### Re: Undefined subroutine error when adding function to context

by Paul Pearson -### Re: Undefined subroutine error when adding function to context

by Davide Cervone -Note that math expressions in a PG problem can be computed in two very different ways: using native Perl code, or using MathObjects. The MathObject library tries to make these two as similar as it can, but you do need to be aware of the differences. I'm going to write a longish explanation below, and you will already know a lot of it, but there are some points that are important to my answer at the end.

When you write

$y = log($x)/log(2);for example, you are using Perl mathematical computation. (Perl variables start with a dollar sign, you have not used

`Compute()`

or `Formula()`

, or quotation marks, etc.). Note that in Perl expressions, exponentiation is done via `**`

not `^`

, and multiplication is explicit, so you must write
$y = 3*$x**2;not

`y = 3x^2`

when you are doing perl mathematics.
MathObjects math is generally done through `Compute()`

or `Formula()`

or one of the other constructor functions (`Real()`

, `Complex()`

, `Interval()`

, etc.). These take a string representation of the expression and convert it into an object that represents the result. So you would write

$f = Compute("log(x)/log(2)");to get a Formula object representing the given expression, and you can do

$y = Compute("3x^2");to get a formula for this quadratic.

The connection between the Perl and MathObject formulas, and a source of part of the confusion, is that once you have a MathObject, if you use it in a Perl formula, the result will be a MathObject for the Perl formula. For example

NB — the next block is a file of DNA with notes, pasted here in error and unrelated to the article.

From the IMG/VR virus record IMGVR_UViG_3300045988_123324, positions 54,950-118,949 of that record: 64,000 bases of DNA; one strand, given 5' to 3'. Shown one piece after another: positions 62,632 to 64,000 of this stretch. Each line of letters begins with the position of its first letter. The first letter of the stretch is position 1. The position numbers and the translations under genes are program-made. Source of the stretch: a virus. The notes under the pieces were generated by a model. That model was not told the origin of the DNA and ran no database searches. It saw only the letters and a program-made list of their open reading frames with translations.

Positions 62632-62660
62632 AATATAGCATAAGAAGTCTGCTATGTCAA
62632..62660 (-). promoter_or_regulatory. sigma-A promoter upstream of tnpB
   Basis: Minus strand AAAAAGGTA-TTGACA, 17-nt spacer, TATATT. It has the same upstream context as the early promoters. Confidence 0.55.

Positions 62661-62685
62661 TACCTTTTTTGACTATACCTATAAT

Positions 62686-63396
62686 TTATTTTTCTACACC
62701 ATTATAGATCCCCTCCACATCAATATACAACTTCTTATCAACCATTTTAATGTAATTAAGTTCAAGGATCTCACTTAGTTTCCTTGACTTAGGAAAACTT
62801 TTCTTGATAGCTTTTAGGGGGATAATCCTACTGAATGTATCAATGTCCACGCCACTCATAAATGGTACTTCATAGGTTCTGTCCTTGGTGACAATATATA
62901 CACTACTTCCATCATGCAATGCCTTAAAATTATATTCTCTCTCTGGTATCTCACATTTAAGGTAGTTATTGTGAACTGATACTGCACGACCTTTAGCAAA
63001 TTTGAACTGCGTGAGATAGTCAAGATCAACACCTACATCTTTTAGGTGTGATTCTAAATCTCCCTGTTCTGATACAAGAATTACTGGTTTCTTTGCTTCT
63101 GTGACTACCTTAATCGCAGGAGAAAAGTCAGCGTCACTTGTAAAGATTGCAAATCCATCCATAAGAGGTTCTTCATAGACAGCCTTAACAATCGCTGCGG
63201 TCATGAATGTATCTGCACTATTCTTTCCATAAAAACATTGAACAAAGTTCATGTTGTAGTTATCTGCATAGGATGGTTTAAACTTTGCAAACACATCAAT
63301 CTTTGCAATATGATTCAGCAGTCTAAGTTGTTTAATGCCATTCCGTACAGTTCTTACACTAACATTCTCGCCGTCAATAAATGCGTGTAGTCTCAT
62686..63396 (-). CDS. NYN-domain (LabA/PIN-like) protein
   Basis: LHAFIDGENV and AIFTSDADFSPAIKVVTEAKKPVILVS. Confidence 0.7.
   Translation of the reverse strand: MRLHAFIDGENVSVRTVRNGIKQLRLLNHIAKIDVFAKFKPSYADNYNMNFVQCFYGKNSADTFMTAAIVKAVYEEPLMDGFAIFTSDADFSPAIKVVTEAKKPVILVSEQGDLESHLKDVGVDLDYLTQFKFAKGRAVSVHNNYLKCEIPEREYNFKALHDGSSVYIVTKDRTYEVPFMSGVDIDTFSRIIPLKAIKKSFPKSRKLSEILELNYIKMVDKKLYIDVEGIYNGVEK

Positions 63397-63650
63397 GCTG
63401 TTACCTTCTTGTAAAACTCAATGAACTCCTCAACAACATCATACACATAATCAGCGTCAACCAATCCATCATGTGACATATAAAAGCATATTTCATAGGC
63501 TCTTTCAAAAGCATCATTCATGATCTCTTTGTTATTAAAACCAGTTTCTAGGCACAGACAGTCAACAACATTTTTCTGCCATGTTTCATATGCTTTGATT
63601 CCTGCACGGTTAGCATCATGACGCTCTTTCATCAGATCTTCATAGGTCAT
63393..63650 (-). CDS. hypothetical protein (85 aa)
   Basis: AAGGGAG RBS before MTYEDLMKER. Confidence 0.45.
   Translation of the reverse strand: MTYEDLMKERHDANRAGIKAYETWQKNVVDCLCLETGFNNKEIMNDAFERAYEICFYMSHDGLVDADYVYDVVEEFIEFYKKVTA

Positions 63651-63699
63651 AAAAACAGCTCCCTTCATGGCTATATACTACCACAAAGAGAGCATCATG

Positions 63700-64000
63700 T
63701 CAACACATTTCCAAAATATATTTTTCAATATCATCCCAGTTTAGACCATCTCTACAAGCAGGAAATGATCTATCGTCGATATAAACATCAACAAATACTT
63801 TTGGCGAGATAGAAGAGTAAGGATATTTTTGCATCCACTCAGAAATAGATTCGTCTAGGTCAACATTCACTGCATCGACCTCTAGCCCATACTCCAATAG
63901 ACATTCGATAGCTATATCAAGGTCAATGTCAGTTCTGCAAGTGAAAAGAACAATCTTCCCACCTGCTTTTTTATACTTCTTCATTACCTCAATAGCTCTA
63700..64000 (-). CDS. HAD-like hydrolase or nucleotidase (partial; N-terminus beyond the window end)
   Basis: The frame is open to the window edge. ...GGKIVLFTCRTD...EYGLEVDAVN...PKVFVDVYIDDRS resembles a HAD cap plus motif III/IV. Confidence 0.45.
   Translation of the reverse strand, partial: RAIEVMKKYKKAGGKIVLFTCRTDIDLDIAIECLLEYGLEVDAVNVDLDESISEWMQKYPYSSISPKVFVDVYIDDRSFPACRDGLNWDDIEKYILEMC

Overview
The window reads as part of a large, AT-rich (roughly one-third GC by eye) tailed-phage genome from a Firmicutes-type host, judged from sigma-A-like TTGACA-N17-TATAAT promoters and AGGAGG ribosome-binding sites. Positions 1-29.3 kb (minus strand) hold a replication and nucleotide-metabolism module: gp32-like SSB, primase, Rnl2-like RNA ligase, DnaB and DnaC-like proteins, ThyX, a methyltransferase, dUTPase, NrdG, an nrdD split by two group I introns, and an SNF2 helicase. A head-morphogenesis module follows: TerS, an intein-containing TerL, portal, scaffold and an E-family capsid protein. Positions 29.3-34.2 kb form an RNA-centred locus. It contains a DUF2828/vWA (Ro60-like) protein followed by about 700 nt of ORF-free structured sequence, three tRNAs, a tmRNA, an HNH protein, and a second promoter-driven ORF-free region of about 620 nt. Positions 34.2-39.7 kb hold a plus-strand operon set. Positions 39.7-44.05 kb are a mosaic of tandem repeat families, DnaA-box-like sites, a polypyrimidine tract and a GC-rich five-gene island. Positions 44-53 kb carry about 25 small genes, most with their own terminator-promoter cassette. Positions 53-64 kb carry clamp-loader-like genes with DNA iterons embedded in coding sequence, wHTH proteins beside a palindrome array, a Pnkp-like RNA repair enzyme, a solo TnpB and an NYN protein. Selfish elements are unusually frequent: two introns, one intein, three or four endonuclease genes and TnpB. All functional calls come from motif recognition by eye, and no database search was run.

$x = Compute("x"); $f = log($x)/log(2);is effectively the same as

$f = Compute("log(x)/log(2)");(The first line creates a

`Formula()`

for the identity function and calls that `$x`

in Perl, and when that is used in `log($x)`

the result is a Formula for the log of x. When that is divided by the log of 2, the result is a Formula comparable to the one given above). This is one of the powerful features of MathObjects, but it is also one of the places where confusion can occur.
The meaning of expressions computed by MathObjects are controlled by the MathObject `Context()`

. This defines what operators, functions, variables, and so on, are allowed in the formulas that are produced by `Compute()`

and the various constructor functions.

When you do

Context()->functions->add( log2 => {class => 'my::Function::numeric', TeX => '\log_2', nocomplex => 1}, );you are adding a function named

`log2`

to the context, so that it can be used in formulas produced by `Compute()`

(and since student answers are processed by `Compute()`

, you are adding `log2`

to the things they can type in their answers).
Note, however, that you are *not* modifying perl expressions by doing this, only MathObjects. Native perl code does't know about MathObjects contexts, and so you have *not* added `log2()`

to the things you can type in a Perl expression. If you do

$y = log2($x);at this point, you will get the message about

`main::log2`

not being defined that you list above. That is because `log2`

is only defined within the MathObject context, not in native Perl expressions, and the expression above is a native Perl one, not a MathObject one.
To make `log2()`

available in native Perl, you must also define a native Perl function. Note that near the bottom of the section on adding functions that you link to in your message, it says that you need to use

sub log2 {Parser::Function->call("log2",@_)}in order to be able to use

`log2()`